The synopsis is as straightforward as it gets. The book is Pride and Prejudice... and Zombies. It follows the story of the Bennet family of Hertfordshire, England, and their five unmarried daughters, Jane, Elizabeth, Mary, Kitty and Lydia, and what happens to them when a rich, eligible bachelor moves into a nearby estate. And there are zombies. Jane falls in love with Mr. Bingley, Mr. Darcy falls in love with Elizabeth, Lydia falls in love with everybody. And there are zombies. For once, the blurb on the back cover of the book got it absolutely right:
Complete with romance, heartbreak, swordfights, cannibalism, and thousands of rotting corpses, Pride and Prejudice and Zombies transforms a masterpiece of world literature into something you'd actually want to read.
It's Pride and Prejudice! And Zombies! Okay, I admit, I was a little skeptical going into this reading. There's no way this book can be as good as it sounds, right? WRONG! Seth Grahame-Smith is apparently some kind of genius. He left 90% of the original Jane Austen story, language and drama intact, and just added a plague of undeath that has been the bane of all England for a few decades. He even flavors it up by making the Bennet sisters trained in the "deadly arts," having spent years studying hand-to-hand combat under a Master Liu in China (the rich people send their kids to Kyoto, of course). You would think the random Asian influences and the hordes of walking dead interrupting trips to town and glamorous balls would throw the story out of whack, but somehow it really doesn't at all. It's scary how seamless the entire notion of a zombie-ridden countryside is actually worked into the narrative. Grahame-Smith maintains the voice and mannerisms of the pre-Victorian era even when discussing the proper way to decapitate "unmentionables." There are honestly times when I wasn't altogether sure whether a certain line was written in as a smooth transition into a zombie moment, or if it had actually been a preexisting line that Grahame-Smith utilized as a perfect jumping off point.
One of the very best pats of the book comes at the very end, however, after the actual story is finished. Grahame-Smith includes a "Reader's Discussion Guide," similar to one you might find in a summer reading book, except hilarious. Examples include:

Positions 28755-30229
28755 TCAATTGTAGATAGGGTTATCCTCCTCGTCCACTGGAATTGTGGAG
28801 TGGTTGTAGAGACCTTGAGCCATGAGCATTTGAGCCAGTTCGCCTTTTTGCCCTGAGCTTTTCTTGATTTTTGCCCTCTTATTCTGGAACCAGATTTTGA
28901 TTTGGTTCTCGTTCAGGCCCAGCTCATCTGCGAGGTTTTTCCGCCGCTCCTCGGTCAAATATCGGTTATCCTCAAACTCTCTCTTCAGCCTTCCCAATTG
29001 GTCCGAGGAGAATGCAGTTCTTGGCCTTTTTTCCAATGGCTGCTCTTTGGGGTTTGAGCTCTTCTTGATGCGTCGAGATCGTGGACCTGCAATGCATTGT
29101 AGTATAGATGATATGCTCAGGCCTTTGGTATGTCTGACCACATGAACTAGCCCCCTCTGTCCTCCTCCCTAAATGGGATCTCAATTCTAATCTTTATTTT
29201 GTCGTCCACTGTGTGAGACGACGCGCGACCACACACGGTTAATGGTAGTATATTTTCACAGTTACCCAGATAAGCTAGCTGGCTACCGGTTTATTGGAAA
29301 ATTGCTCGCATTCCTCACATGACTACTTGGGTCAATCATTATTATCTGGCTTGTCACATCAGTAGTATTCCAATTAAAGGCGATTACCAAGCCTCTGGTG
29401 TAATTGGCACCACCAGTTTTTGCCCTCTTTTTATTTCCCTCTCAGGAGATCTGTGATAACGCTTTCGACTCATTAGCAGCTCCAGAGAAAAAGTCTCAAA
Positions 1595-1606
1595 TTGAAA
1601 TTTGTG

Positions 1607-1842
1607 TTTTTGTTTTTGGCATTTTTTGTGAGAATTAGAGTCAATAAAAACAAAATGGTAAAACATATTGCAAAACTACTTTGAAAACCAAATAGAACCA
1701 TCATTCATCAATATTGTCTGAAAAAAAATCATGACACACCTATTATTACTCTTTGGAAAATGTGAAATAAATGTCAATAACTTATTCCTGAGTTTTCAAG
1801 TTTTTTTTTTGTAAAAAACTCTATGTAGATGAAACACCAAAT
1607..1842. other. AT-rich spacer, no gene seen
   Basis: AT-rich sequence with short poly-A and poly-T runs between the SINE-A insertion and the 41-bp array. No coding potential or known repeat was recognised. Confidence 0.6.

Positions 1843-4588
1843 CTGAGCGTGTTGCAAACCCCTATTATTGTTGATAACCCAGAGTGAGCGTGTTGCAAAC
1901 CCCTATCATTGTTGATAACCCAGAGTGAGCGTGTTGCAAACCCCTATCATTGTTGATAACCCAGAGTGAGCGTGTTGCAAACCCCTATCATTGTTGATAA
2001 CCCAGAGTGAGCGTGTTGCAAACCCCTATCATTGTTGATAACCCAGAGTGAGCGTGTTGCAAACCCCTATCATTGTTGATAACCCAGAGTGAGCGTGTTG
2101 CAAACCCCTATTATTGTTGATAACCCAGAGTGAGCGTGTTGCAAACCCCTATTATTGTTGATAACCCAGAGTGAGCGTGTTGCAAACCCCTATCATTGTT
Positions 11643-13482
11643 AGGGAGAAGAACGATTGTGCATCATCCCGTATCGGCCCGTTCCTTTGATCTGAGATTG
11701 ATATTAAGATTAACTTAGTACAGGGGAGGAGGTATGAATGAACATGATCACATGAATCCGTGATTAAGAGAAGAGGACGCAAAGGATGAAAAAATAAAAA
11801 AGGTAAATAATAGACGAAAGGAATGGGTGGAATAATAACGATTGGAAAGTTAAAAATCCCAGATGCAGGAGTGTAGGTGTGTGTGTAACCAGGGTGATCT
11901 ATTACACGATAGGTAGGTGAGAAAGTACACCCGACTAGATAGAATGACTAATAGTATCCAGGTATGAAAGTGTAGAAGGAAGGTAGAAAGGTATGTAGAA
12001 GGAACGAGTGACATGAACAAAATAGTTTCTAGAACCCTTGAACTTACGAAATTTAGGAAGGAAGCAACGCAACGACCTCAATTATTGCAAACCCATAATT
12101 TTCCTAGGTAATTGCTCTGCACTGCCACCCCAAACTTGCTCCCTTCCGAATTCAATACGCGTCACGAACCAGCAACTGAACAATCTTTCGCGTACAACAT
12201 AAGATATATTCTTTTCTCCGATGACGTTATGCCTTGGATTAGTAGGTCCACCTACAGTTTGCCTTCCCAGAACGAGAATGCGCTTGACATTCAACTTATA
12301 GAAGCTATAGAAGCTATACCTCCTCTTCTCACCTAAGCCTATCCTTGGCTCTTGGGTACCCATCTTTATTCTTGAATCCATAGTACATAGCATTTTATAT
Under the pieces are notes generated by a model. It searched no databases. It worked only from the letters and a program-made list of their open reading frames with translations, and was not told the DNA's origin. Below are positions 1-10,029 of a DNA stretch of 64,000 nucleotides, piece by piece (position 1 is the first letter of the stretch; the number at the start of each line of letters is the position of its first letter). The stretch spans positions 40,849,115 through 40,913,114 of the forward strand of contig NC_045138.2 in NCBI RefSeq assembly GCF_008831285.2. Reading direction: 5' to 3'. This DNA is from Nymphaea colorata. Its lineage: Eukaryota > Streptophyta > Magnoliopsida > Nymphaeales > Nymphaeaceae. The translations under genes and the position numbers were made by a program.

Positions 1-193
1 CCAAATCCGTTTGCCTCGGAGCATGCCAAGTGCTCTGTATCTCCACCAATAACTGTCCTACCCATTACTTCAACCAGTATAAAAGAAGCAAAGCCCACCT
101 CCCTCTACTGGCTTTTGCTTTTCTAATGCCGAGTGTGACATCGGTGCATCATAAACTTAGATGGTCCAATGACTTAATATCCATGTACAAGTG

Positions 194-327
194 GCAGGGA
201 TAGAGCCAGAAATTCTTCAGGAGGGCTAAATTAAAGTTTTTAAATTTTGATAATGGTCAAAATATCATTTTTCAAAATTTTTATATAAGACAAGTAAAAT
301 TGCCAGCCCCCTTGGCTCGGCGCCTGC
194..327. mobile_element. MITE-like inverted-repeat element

1. Many critics have addressed the dual nature of Elizabeth's personality. On one hand, she can be a savage, remorseless killer, as we see in her vanquishing of Lady Catherine's ninjas. On the other hand, she can be tender and merciful, as in her relationships with Jane, Charlotte, and the young bucks that roam her family's estate. In your opinion, which of these "halves" best represents the real Elizabeth at the beginning—and end of the novel?
3. The strange plague has been the scourge of Englad for "five-and-fifty years." Why do the English stay and fight, rather than retreat to the safety of eastern Europe or Africa?
7. Does Mrs. Bennet have a single redeeming quality?
10. Some scholars believe that the zombies were a last-minute addition to the novel, requested by the publisher in a shameless attempt to boost sale. Others argue that the hordes of living dead are integral to Jane Austen's plot and social commentary. What do you think? Can you imagine what this novel might be like without the violent zombie mayhem?
Genius. The rest of the book is just as hilarious, if not more so. I don't think I have ever recommended a book to anyone as strongly as I recommend Pride and Prejudice and Zombies. It's absolutely fantastic, everyone needs to read this book.
Pride and Prejudice and Zombies
by Jane Austen and Seth Grahame-Smith
I can't think of any other time I've had this much fun with a novel. I hope there are more like this to come.
It's hilarious, and the zombie parts and original parts are seamless interwoven. I can't think of any book that more successfully lived up to its premise.
READ THIS BOOK! It's absolutely incredible. There's something for everyone.
It's going to be very difficult for anything to get a higher Daily Genoshan rating than 9.22. This may not be my absolute favorite book of all time, but I would definitely argue that it's the most well executed (or beheaded, or devoured, or slowly zombified via a bite to the leg). Go read this book, Genoshans.